Monday, July 17, 2017

Websites Stealing Your Data Without Hitting Submit

I want to talk to you a bit about web security, but not the simple stuff like storing your password well or showing you how hackers can get into your online accounts. I figure you had some idea of that happening. No, it’s time to put on your tinfoil hats, everyone. Are they secure? Good.

In the world of increased complexity with web traffic, flashy pop-ups that are actually designed to get your email, and so many cookies that track your data, applications like Javascript have been given a lot, if not too much, access and capabilities. Recently, Gizmodo released an article talk about how you do not even need to hit submit on a web form for them to get your data and begin to spam… I mean… contact you. (Check out the full article to see the technical details of the process)

The concern is that many businesses are doing whatever they can to get ahead, including unethical, sometimes illegal practices. This has created a culture of distrust for online companies in general.

Take for instance how you buy things online. I myself only pay for things online in one of two ways: via a manager that stores my credit card and is SSH coded so that keystroke trackers cannot get it or via PayPal that includes a two-factor verification EVERY time.

It creates another barrier for the customer to get what they want, meaning that I am less likely to do so.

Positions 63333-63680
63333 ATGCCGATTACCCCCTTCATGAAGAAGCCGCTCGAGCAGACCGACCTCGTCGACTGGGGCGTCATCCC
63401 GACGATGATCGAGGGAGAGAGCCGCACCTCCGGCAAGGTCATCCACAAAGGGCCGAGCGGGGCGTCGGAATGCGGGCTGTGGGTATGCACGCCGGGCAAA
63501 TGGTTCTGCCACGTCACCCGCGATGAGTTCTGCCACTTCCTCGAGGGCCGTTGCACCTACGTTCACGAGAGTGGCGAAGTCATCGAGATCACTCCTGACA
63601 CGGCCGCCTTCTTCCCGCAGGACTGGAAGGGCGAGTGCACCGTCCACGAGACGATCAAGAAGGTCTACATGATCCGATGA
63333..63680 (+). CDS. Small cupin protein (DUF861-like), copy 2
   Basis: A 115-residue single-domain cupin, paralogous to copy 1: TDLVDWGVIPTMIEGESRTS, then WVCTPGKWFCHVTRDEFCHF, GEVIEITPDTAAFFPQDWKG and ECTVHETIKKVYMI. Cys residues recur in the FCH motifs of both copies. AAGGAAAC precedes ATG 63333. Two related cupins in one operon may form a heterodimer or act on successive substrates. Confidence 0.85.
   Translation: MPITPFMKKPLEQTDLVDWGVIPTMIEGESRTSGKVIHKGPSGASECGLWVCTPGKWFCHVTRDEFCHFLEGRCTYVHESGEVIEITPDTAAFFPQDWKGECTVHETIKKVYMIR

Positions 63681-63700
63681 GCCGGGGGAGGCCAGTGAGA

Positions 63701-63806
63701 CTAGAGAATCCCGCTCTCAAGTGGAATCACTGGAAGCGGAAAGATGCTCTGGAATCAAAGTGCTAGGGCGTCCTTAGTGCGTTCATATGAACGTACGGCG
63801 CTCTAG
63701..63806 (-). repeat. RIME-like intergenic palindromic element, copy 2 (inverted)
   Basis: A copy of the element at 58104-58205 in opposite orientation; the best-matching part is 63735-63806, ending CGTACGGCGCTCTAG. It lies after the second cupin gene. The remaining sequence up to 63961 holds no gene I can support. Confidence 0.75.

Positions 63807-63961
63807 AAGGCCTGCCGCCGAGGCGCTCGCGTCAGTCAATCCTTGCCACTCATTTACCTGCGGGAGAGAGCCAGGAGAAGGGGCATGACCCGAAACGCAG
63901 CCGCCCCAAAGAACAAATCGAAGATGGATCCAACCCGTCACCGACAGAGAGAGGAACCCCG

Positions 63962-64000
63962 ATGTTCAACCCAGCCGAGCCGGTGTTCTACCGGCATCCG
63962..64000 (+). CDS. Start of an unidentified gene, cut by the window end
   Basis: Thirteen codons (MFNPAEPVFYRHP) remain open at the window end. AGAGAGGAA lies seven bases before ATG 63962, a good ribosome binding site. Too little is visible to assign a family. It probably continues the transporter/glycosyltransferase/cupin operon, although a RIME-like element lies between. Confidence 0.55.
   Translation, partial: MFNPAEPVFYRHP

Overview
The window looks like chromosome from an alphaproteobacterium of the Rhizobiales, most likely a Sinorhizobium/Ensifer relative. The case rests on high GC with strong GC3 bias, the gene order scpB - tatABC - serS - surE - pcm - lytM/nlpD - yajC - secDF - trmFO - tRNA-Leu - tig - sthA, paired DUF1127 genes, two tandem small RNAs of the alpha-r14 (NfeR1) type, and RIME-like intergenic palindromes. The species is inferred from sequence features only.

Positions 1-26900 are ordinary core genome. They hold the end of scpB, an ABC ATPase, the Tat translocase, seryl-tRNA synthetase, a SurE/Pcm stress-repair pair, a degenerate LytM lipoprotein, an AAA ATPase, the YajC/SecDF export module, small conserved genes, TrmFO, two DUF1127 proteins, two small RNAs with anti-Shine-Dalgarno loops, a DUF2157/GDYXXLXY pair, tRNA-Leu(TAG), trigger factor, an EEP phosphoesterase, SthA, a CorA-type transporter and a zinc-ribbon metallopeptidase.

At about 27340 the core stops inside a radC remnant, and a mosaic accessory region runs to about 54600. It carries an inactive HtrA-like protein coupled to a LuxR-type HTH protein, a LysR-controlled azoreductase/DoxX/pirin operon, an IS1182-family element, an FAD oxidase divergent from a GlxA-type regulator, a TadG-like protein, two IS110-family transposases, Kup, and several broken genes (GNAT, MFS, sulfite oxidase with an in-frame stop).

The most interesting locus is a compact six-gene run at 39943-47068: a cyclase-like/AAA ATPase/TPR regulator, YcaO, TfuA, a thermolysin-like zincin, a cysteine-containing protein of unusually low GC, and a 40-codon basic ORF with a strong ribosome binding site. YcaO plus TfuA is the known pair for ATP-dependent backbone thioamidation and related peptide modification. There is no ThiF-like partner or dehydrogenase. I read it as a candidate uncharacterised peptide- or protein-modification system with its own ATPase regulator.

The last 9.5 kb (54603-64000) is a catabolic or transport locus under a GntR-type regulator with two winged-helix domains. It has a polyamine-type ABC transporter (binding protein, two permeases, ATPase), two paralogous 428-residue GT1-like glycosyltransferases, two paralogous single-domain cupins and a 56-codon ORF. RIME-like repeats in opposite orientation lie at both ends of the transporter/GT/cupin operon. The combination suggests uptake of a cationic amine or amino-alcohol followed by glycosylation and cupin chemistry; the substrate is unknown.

Another example, online streaming through video games or Periscope craft these over-the-top promises and deliveries that are cheesy and terrible. It makes it hard for other companies, including churches, to do live stream well because we’ve been burned before or we are not willing to do shenanigans to get your views. These live streams drop off into space.

Tinfoil hats aside, I don’t think it’s a giant leap from websites using Javascript to steal your data to the Internet is going downhill. I wonder what we as church tech can do to better this process. Is it time for the church to develop digital advocates? Should we offer support beyond looking at porn and include supporting identity theft, online bullying, and report illegal practices? Or should we focus on doing online ministry better so that we become an example for others on what can work and how we should process?

I’d love to know your thoughts.

Websites Stealing Your Data Without Hitting Submit first appeared on ChurchMag and is sponsored by ChurchMag Press.

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